Editorial

Easier said than done

| Updated on November 02, 2018 Published on November 01, 2018

India moves up several notches in ease of doing business, but grey areas remain

It is no mean feat that India has moved up 53 ranks in two years (from 2016 to 2018) in the World Bank’s Ease of Doing Business Index, its ranking now at 77. More remarkably, it stands out among the top five reformers among 190 countries, its score up by 6.63 points to 67.23; the four countries whose score has jumped more are Afghanistan, Djibouti, China and Azerbaijan. This implies that an improvement in rank is based on India’s absolute performance, and not on the under-performance of other countries. The survey, which is however restricted to Mumbai and Delhi, maps reforms across 10 parameters, of which India has done well in six — starting a business, dealing with construction permits, getting electricity, getting credit, lowering taxes and trading across borders. The number of days taken to start a business has dropped from 29.8 to 16.5 between mid-2017 and mid-2018. Likewise, the number of days taken to obtain construction permits has dropped from 143.8 to 94.8; border compliance for exports from 106.1 hours to 66.2 hours and imports from 264.5 hours to 96.7 hours. There has been a setback in time taken to register property and pay taxes. Since this is the first Doing Business report to capture the GST impact, the latter comes as a surprise; it suggests that glitches in GST need to be ironed out. But as the Finance Minister said, India seems to have ‘cracked the code’ in moving up the rankings ladder. There can be no denying that both GST and the Insolvency and Bankruptcy Code, if properly implemented, will go a long way in enhancing the business climate.

However, the index does not take qualitative factors into consideration. The notion of a supportive business environment cannot be seen in isolation of a country’s health and education indices, its political climate and the robustness of key institutions. Oddly enough, India’s improved ranking coincides with an extraordinary outbreak of discord within India’s premier investigative agency CBI, and between the Centre and the Reserve Bank. Fringe elements in the political spectrum have disrupted business activity in Gujarat and elsewhere, upsetting free movement of labour. A government that promised ‘minimum government and maximum governance’ seems to evoke fear among sections of industry. A liberal regulatory environment must be accompanied by transparency and consensus in policymaking. An index that takes social and physical infrastructure as well as grievance redressal systems for all stakeholders into account would be more insightful.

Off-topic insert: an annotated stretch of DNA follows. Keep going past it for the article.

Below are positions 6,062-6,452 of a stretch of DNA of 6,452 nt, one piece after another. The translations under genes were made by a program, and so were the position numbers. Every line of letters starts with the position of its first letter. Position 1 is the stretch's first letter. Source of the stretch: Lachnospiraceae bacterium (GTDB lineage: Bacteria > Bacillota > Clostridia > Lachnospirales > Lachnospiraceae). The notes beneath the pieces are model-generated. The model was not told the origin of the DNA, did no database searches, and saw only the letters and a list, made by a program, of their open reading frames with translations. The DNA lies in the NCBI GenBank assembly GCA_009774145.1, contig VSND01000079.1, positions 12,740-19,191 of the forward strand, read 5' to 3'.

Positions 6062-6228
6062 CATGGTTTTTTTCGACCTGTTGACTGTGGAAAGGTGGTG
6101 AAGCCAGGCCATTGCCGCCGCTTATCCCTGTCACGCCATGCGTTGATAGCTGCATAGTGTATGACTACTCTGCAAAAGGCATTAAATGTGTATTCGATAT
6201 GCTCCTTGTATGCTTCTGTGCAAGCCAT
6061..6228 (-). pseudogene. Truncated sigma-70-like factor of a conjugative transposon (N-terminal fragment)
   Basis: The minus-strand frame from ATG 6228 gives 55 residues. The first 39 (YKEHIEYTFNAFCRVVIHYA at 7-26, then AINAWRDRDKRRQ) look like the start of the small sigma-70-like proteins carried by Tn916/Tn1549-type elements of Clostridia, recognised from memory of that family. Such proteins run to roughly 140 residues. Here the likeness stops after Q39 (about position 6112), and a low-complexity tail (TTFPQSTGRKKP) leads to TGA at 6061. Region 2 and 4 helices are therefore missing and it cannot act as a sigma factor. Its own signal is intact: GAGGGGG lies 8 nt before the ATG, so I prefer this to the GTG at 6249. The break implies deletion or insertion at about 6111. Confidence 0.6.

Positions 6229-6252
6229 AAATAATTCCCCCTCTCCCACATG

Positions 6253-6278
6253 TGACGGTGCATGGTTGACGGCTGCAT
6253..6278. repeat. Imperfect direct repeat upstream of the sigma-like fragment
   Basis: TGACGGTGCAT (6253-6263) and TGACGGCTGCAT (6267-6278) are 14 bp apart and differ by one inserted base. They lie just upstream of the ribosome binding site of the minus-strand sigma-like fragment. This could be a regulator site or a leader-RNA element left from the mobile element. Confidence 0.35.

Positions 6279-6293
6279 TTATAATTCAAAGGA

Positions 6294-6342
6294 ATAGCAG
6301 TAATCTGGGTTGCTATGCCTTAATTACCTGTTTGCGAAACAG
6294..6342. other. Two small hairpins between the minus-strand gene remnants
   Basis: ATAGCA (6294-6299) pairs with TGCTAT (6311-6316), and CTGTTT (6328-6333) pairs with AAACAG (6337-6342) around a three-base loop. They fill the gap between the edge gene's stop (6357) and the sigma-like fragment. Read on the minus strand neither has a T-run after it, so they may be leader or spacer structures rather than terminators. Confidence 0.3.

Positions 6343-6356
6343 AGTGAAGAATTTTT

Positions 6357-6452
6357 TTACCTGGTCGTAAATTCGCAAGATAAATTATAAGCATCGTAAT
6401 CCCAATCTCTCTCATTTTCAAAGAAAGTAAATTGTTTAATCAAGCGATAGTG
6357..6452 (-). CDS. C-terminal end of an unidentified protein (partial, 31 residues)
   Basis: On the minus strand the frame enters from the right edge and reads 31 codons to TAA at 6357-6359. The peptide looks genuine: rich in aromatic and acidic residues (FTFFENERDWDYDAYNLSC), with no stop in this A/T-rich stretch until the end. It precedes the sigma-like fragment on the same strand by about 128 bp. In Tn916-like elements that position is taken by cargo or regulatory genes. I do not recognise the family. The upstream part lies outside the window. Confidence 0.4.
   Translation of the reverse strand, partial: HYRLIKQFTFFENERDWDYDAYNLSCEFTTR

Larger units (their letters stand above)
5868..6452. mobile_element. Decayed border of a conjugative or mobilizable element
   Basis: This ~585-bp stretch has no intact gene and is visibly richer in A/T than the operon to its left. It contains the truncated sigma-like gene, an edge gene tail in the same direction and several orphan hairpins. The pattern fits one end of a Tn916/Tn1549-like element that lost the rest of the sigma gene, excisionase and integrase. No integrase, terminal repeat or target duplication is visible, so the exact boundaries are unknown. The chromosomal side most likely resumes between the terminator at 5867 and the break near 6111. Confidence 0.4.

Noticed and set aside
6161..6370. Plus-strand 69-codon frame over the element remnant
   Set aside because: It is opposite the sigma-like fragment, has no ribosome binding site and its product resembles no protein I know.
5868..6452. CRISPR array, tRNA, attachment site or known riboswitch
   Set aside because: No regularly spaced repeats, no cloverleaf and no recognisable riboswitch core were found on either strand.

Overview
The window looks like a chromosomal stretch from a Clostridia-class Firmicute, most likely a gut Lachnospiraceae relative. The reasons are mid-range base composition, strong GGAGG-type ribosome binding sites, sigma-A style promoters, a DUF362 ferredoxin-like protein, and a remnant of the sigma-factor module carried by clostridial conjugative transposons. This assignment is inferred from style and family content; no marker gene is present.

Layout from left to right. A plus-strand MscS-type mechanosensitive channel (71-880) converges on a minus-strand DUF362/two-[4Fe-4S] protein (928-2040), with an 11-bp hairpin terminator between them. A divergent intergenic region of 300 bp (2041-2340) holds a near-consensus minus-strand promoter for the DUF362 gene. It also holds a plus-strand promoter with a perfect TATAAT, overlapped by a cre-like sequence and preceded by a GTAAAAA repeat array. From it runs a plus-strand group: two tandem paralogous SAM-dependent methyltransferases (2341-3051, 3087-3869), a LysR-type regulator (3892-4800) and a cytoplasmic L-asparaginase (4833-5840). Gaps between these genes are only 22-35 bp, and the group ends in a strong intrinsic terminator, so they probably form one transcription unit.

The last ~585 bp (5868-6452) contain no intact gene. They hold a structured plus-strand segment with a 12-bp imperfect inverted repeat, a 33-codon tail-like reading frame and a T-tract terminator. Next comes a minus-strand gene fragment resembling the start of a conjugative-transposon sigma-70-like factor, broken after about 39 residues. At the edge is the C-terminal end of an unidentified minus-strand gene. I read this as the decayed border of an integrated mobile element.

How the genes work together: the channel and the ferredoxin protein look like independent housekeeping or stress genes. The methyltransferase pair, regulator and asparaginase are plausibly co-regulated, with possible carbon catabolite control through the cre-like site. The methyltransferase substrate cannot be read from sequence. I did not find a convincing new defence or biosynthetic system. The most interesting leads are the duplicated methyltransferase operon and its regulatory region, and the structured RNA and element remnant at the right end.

The index has evoked criticism in the past, notably by this year’s Nobel prize winner Paul Romer who suggested that its methodology was biased. Critics have argued that the report does not take a nuanced view of regulation. While clunky regulation holds up day-to-day operations of a business, some rules are needed to protect public goods as well as vulnerable groups. However, for a bureaucratised nation such as ours, the Ease of Doing Business index provides significant benchmarks.

Published on November 01, 2018
This article is closed for comments.
Please Email the Editor